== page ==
On June 30, the Monetary Authority of Singapore condemned Three Arrows for providing false information and exceeding its asset management limit, without imposing fines or other sanctions. Before the collapse, Three Arrows Capital was looking to move to Dubai, which is welcoming the crypto industry. Just two months ago, Su Zhu and Davies met with some of the world’s largest venture capital firms and sovereign wealth funds at a Sequoia Capital conference in neighboring Abu Dhabi, according to people familiar with the matter. Some said the pair had an office in an office building in Dubai, although the signage had been removed, and a spokesman for the complex said they had no office there. 

As Three Arrows began to unravel, Su Zhu and Davies met with executives at several cryptocurrency exchanges to discuss the possibility of a bailout. But the results were not optimistic, the people said. Cryptocurrency markets are now experiencing the typical downturn of a credit cycle, just like the global economy. Unlike the real world, where loans are used to start a business or buy a home, the demand for crypto leverage comes almost entirely from speculators. “We all realize that cryptocurrencies are much more relevant to the outside world than they used to be,” said Evgeny Gaevoy, founder of Wintermute, one of the largest cryptocurrency market makers. “A lot of centralized entities like Three Arrows — they further fuel this cycle of prosperity. They make all the numbers much higher than they should be.”

Davies handled most of Three Arrows’ external communications, and Su Zhu was a thinker, former employees said. Su Zhu’s main argument is a “supercycle,” a long-term price increase driven by a technological revolution that will build a decentralized internet on the blockchain. Su Zhu likes to bring up the full history of the Age of Empires, depicting a long road to cryptocurrency domination. Su Zhu’s acquaintances said the pair defended their optimistic crypto beliefs, even at private dinners and group chats. In May, Davies was still talking about buying bitcoin and ether on margin, said a person who knew him at the time but was not authorized to speak to the media.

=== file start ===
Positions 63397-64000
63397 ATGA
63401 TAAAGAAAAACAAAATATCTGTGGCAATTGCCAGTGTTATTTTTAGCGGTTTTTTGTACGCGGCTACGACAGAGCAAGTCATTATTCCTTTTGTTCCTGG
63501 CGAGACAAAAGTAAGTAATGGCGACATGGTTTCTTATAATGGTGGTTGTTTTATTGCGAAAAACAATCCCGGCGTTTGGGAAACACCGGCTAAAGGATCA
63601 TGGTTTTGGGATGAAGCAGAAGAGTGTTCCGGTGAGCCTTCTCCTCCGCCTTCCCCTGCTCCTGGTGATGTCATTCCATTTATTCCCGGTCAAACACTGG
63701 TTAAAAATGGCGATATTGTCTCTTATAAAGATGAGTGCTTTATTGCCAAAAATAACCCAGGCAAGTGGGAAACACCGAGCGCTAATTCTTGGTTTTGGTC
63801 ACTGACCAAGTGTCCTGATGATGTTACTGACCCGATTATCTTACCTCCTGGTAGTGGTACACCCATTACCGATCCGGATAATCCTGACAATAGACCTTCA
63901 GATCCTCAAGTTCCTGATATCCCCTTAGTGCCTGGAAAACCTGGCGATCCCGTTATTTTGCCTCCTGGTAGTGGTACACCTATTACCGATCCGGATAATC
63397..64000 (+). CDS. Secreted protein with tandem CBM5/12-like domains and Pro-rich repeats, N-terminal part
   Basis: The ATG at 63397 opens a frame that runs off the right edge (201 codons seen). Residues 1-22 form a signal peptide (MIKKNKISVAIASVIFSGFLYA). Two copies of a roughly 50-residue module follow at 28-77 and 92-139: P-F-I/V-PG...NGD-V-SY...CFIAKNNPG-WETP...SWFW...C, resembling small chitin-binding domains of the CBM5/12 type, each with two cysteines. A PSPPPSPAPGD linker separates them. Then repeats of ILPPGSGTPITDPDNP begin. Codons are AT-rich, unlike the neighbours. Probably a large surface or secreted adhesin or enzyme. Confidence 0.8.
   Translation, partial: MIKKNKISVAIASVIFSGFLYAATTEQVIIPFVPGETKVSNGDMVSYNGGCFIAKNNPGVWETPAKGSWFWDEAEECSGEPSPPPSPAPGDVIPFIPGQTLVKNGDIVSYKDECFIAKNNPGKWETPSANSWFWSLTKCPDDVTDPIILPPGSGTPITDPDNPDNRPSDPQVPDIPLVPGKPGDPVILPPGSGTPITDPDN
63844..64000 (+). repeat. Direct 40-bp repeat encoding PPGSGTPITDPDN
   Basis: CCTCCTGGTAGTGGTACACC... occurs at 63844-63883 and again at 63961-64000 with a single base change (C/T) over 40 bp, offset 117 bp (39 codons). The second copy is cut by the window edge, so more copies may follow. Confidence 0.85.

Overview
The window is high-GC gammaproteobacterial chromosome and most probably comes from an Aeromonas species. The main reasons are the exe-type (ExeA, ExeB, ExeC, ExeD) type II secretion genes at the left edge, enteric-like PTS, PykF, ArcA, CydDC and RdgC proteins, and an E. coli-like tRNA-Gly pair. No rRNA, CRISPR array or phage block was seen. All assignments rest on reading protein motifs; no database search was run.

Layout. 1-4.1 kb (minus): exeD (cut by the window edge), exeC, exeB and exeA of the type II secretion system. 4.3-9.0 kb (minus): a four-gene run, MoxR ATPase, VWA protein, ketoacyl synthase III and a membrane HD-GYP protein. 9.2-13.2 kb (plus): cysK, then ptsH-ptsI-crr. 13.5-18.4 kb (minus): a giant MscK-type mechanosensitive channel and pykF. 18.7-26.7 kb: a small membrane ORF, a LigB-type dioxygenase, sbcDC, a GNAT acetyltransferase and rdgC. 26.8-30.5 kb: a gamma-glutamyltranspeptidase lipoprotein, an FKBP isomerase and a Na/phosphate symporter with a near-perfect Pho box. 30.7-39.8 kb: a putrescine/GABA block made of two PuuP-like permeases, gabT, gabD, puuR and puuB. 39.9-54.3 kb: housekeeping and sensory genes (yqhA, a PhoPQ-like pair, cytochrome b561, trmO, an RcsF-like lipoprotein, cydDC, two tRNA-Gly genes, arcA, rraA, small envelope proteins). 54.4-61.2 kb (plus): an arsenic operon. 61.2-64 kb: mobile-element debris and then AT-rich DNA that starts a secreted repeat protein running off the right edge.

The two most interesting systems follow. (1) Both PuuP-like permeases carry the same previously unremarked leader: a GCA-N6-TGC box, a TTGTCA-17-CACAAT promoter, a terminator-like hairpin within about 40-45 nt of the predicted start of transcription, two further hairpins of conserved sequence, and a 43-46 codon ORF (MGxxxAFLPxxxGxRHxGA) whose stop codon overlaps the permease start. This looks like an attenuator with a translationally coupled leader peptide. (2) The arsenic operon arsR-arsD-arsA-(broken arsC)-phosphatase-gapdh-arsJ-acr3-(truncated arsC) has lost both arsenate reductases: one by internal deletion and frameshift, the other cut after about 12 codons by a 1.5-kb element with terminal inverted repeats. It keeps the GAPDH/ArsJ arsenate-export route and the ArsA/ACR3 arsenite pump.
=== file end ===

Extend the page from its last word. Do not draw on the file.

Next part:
“Even though they were FX traders before, I was surprised that they seemed to think so sincerely about it,” said Haseeb Qureshi, managing partner at venture fund Dragonfly Capital. After all, forex traders should be used to prices moving in both directions. “They can be misled, especially in a market like this one that is distorted by macro pressures,” he said, “but they really believe these things, and you can read that in their book, right? If you don’t believe it It’s true, you wouldn’t trade like that.”

In a future cryptocurrency vision, something like the collapse of Three Arrows should not happen without a centralized exchange. Sure, people may lose money, but everyone’s assets will be visible on the blockchain. Reputation will not matter. Lost bets below the lender’s collateral requirements will be liquidated mercilessly and no one will wait for a margin call. One of the big lending protocols, Aave, has survived thanks to these rules.

But that future seems far away. The crypto financial crisis of 2022 is like all other financial crises: a wild rise in asset prices at first, excessive trust in the market, and then a sudden collapse of confidence. In May, Su Zhu called his “supercycle” theory “very wrong.” On June 15, he tweeted that he and Davies were “fully committed to this issue.” By then, Su Zhu had quietly removed the hashtags of protocols like Luna from his Twitter profile. His avatar remains: three upward arrows with the words “only up” attached.

Posted by:CoinYuppie,Reprinted with attribution to: